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Pulmonary endothelial calcium entry following chronic hypoxia

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Please use this identifier to cite or link to this item: http://hdl.handle.net/1928/17441

Pulmonary endothelial calcium entry following chronic hypoxia

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Title: Pulmonary endothelial calcium entry following chronic hypoxia
Author: Menicucci, Steven
Advisor(s): Resta, Thomas
Committee Member(s): Walker, Ben
Jernigan, Nikki
Valenzuela, Fernando
Gonzalez Bosc, Laura
Department: University of New Mexico. Biomedical Sciences Graduate Program
Subject(s): Hypoxia
Calcium
Arterial
Vascular
Pulmonary
Endothelial
LC Subject(s): TRP channels.
Membrane proteins
Anoxemia.
Pulmonary endothelium.
Degree Level: Masters
Abstract: Background and Specific Aims: Chronic hypoxia (CH) induced pulmonary hypertension is mediated in part by endothelial dysfunction, involving reduced intracellular Ca2+ levels and decreased production of endothelium-derived vasodilators and anti-mitogenic compounds. Agonist-induced endothelial Ca2+ entry is decreased following CH due to a derangement in T-type voltage-gated calcium channels (T-channels) and caveolin-1 containing membrane lipid domains that regulate calcium influx in these cells. Considering the importance of store-operated Ca2+ entry (SOCE) to agonist-induced Ca2+ entry, we hypothesized that CH impairs pulmonary endothelial SOCE through altered caveolin-1 regulation of T-channels. To test this hypothesis, we addressed the following specific aims: Specific Aim 1: Determine the role of T-channels in agonist-induced calcium entry and SOCE in pulmonary arterial endothelial cells (PAEC) from control and CH rats. Specific Aim 2: Determine the contribution of caveolin-1 to SOCE in PAEC from control and CH rats. Experimental Approach: Fura-2 fluorescence microscopy was used to assess either ATP-induced Ca2+ influx or SOCE resulting from depletion of intracellular Ca2+ stores in freshly isolated PAEC from control and CH (4 wk at 0.5 atm) rats. Experiments were conducted in the presence or absence of the T-channel inhibitor mibefradil. In separate protocols, SOCE was assessed following pretreatment with either a peptide containing the scaffolding domain of caveolin-1 (AP-CAV) or a scrambled control peptide. Immunofluorescence microscopy was used to evaluate the distribution of endothelial T-channels and caveolin-1, while the density of caveolae was determined from electron micrographs of PAEC from each group. Results: Both ATP-induced Ca2+ influx and SOCE were attenuated in PAEC from CH compared to control rats. Although T-channel inhibition selectively attenuated Ca2+ responses to ATP in cells from control rats and normalized responses between groups, mibefradil was without effect on SOCE in control cells. Furthermore, AP-CAV augmented SOCE in cells from CH rats while having no effect in controls. We observed similar immunofluorescent staining for T-channels and caveolin-1 between groups, and the incidence of endothelial caveolae was unchanged by CH. Conclusions: CH impairs caveolin-1 regulation of SOCE in PAEC without affecting intracellular caveolin-1 distribution or caveolar density. However, decreased SOCE following CH appears to be independent of Ca2+ influx through T-channels.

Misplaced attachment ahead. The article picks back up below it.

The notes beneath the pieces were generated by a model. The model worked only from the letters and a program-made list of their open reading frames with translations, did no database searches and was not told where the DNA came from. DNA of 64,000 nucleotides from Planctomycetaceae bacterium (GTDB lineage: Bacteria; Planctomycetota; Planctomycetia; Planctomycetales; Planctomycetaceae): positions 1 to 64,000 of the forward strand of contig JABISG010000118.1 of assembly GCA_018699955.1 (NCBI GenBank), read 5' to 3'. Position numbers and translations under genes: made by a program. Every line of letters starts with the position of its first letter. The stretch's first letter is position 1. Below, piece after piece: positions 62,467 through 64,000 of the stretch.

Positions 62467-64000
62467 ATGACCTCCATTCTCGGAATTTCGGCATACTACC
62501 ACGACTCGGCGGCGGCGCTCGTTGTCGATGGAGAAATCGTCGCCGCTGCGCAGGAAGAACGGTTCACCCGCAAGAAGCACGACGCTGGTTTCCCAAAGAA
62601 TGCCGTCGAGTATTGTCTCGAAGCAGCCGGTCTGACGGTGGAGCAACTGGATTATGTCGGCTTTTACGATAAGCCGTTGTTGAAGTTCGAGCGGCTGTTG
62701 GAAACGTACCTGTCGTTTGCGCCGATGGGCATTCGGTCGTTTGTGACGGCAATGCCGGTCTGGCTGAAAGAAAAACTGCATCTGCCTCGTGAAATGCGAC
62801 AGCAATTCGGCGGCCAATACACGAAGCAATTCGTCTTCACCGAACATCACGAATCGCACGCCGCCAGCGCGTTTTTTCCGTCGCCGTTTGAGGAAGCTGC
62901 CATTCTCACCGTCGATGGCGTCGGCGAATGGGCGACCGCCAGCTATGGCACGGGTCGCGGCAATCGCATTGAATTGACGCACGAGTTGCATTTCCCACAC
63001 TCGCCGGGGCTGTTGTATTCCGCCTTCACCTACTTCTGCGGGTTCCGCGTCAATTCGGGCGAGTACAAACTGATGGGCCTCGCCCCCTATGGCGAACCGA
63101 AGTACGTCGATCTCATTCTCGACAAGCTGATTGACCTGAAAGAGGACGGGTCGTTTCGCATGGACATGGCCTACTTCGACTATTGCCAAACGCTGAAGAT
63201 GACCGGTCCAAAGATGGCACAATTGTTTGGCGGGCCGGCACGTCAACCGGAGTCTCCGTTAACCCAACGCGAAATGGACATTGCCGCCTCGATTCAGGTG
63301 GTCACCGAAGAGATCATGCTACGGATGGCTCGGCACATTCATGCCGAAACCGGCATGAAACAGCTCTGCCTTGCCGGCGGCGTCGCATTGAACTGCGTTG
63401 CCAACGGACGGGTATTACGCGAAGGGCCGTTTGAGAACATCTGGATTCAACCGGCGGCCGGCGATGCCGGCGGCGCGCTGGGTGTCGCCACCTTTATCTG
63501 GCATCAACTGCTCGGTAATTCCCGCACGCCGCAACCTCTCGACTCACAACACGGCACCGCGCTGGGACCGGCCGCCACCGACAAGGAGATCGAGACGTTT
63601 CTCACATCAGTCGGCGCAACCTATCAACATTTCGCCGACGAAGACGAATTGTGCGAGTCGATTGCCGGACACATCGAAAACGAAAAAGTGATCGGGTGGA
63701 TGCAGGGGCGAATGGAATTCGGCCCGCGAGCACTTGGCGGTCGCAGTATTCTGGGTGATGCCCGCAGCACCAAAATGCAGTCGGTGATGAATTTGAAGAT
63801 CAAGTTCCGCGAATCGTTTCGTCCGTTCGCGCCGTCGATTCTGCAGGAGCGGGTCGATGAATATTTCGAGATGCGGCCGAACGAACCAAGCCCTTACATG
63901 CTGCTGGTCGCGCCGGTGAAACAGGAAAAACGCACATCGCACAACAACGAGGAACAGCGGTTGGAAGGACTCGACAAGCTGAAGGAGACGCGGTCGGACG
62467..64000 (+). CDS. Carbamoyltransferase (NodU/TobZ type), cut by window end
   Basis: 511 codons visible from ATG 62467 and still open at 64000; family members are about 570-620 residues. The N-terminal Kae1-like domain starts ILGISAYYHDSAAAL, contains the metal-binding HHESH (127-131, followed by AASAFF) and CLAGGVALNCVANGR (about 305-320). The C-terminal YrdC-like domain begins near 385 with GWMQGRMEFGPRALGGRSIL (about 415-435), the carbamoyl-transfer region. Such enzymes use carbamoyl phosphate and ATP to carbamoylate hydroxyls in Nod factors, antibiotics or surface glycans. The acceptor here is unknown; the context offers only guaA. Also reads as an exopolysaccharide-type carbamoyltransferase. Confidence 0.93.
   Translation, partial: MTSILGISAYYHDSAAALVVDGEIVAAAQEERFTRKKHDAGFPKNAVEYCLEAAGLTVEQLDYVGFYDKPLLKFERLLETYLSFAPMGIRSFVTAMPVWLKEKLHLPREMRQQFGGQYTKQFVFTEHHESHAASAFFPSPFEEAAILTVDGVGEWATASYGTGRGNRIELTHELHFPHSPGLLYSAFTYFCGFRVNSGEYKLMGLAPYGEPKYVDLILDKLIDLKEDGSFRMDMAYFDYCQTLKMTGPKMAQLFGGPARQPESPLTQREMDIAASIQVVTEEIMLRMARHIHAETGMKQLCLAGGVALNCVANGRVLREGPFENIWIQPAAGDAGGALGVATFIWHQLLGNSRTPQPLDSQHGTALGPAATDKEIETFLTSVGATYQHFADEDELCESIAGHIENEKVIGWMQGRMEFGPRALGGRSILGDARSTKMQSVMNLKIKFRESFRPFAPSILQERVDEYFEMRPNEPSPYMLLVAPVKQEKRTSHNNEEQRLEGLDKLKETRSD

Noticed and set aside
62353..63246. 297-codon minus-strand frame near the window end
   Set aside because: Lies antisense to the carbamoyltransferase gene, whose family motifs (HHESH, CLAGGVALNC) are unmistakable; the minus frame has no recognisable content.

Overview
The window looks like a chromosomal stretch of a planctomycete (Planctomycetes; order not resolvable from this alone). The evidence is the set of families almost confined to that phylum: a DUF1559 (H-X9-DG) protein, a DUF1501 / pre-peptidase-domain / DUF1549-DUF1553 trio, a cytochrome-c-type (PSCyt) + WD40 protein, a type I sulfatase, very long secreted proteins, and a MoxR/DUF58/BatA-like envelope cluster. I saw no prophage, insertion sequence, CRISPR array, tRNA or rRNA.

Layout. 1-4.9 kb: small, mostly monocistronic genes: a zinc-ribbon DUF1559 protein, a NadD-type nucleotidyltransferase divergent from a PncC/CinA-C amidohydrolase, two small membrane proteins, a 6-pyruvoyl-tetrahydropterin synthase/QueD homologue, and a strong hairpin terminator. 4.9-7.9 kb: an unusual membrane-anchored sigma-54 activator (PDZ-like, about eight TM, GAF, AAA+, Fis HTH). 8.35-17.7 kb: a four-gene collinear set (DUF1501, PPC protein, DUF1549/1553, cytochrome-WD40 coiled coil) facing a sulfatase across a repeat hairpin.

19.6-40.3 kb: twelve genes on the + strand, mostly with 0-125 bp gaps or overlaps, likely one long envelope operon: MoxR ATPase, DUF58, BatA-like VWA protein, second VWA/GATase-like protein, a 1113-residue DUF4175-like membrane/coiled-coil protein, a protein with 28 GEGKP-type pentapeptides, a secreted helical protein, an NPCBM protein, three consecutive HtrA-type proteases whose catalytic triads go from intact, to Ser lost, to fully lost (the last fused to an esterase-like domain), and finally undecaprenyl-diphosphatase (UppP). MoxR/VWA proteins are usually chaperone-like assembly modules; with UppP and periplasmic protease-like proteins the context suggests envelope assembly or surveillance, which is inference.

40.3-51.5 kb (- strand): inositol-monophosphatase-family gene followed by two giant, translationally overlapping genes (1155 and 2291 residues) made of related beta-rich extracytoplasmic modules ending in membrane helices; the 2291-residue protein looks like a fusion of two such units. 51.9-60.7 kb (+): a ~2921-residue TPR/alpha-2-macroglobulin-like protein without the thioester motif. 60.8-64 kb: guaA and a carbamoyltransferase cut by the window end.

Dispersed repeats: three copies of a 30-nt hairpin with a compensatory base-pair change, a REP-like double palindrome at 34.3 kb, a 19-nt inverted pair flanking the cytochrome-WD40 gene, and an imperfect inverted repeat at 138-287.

Graduation Date: December 2011
URI: http://hdl.handle.net/1928/17441

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